SFC Response to the Home Office's
Sexual Offences Bill
and 'Protecting the Public'
"Protecting the Public"
Sentencing and Offences Unit
Room 314, The Home Office
50 Queen Anne's Gate
London SW1H 9AT
14th Januaruy 2003
Dear Sentencing and Offences Unit,
The Sexual Freedom Coalition has discussed your document Protecting the Public and have the following comments:
David Blunkett's Forward, paragraph 6 refers to
... access to degrading material being easily available...
We presume he is refering to pornography, especially on the Internet. Many people enjoy pornography and do not find it degrading. Some use it as their only sexual outlet. Statements such as this only serve to make members of the public guilty about using pornography for masturbation. Guilt leads to repression which itself leads to sex crimes. The recent exposé of Roman Catholic priests involved in paedophilia is a prime example. In other words, Mr Blunkett's own language can be responsible for the very crimes which you aim to stop.
Your document speaks about education on several occasions. The SFC feels this is more important than having new legislation. However, we feel that if the educators had the same attitude to sex as is contained in your document, such education would be counterproductive. For one thing, the people you are trying to educate would laugh. You cannot educate people if they do not respect you.
- Item 15 Lots of people enjoy sex in the open air and it should never become illegal to have sex in a public place, otherwise you are discriminating against people who have small gardens or no garden at all. Homophobic people who complain they are offended by seeing gay sex should learn to look away rather than spoil their fun. Otherwise they should be prosecuted for discriminating against homosexuality, rather than the gay frollickers being prosecuted for enjoying themselves.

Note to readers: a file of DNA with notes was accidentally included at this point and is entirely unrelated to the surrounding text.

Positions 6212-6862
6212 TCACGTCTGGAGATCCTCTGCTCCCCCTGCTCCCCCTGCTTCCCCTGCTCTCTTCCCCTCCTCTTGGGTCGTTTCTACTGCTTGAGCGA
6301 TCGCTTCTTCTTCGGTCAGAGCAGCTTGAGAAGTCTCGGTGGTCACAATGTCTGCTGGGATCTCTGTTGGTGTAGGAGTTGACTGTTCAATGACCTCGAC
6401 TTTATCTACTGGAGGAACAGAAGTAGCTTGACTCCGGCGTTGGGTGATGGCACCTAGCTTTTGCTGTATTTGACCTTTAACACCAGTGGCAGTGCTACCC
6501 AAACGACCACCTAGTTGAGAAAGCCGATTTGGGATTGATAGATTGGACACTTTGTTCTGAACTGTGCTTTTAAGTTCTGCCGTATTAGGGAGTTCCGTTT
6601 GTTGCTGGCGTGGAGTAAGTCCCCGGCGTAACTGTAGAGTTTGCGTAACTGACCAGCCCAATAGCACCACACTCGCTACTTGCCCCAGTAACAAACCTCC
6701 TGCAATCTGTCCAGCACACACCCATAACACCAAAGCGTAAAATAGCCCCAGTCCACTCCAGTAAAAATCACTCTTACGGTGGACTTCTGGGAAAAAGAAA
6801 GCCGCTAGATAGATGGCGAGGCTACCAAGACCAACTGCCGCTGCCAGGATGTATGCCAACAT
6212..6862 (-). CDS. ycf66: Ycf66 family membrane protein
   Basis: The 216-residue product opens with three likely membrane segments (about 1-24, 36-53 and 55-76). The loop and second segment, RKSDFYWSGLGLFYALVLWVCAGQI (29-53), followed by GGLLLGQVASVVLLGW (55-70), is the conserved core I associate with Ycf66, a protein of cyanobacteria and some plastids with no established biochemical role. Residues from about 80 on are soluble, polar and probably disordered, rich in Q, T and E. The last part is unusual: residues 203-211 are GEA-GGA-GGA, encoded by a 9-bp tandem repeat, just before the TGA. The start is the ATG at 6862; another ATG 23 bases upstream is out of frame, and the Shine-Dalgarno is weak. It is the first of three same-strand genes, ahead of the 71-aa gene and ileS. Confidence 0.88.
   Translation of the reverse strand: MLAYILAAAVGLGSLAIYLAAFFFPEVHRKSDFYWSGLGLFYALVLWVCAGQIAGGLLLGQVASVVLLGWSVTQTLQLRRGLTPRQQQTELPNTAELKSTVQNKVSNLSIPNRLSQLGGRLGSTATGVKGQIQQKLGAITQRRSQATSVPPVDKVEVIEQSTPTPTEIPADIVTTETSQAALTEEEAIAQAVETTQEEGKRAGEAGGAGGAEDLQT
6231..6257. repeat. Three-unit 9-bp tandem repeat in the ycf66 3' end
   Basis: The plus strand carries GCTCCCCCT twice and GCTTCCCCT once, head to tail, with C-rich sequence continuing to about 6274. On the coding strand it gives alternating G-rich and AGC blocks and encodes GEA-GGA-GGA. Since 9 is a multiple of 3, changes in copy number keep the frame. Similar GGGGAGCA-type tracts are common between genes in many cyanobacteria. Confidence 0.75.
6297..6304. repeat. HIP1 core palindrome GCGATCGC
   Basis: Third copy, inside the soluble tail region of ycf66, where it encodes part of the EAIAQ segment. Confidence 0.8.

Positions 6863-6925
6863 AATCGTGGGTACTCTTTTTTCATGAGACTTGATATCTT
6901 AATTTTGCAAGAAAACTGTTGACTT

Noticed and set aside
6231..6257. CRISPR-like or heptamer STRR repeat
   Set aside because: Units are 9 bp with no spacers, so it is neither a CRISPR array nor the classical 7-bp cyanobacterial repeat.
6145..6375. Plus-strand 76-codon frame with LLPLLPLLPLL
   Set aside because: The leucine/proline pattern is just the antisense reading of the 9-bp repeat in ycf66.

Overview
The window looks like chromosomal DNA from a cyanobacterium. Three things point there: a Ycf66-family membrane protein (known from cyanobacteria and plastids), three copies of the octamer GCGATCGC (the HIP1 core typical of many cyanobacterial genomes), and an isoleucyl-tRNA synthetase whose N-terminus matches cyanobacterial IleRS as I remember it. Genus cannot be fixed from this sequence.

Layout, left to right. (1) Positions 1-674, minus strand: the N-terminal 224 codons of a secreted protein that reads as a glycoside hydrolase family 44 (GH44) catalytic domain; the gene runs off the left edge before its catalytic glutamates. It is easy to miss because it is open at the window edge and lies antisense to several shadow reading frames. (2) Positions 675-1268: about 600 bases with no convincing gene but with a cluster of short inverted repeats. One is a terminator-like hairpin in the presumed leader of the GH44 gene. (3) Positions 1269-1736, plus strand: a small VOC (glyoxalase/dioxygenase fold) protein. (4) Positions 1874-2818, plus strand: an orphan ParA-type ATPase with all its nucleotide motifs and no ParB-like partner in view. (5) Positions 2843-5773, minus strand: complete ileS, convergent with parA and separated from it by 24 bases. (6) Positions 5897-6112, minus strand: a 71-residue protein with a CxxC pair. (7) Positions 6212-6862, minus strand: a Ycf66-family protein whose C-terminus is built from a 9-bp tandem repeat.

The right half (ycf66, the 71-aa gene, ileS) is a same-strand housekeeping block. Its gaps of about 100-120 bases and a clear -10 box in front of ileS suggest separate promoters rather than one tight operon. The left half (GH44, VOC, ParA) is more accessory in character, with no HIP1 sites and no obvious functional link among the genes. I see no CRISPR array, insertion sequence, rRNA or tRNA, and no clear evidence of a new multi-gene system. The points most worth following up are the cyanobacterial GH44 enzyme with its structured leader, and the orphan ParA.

- Item 72 The SFC believes that the laws surrounding prostitution should be abolished so that prostitutes can run their businesses like other citizens, and the trade will not attract the criminal element.
- Item 74 Sex Workers do not need policing. They should be able to count on police protection as much as anybody else (or more than anybody else, since they are more vulnerable than anybody else -- look at violence and murder statistics).
- Item 75 end of paragraph says "prevent it happening". Does this mean you think you are going to put an end to the world's oldest profession through local projects? Kindly accept the fact that many prostitutes enjoy their work and trying to put an end to their line of business is discriminatory.
- Item 77 This would making dogging illegal. Dogging is a popular, ancient tradition of anonymous sexual fun, with exhibitionists performing to voyeurs in car parks, woods, sand dunes, etc. It would also criminalise the gay equivants.
It could also make it illegal to shag or have oral sex in a nightclub which was not a private / members-only club. Most people have probably done this, or at least got close at some time in their lives. Gay clubs would go broke if they forbade sex, and it.s difficult to run a swing club if you don.t allow your guests the chance to sample each other. So we think you should be extremely careful with your wording, defining what you mean by public, and preferably leave public sex out of this new legislation altogether.
You speak of helping people live outside fear of sexual crime, but unless people are educated so they have the confidence talk about sex as it is, in its raw and often fantastical forms, sex crimes will always be shrouded in secrecy and justice will never be done.
Dr Tuppy Owens
of behalf of the Sexual Freedom Coalition
See also on the Home Office's Web site: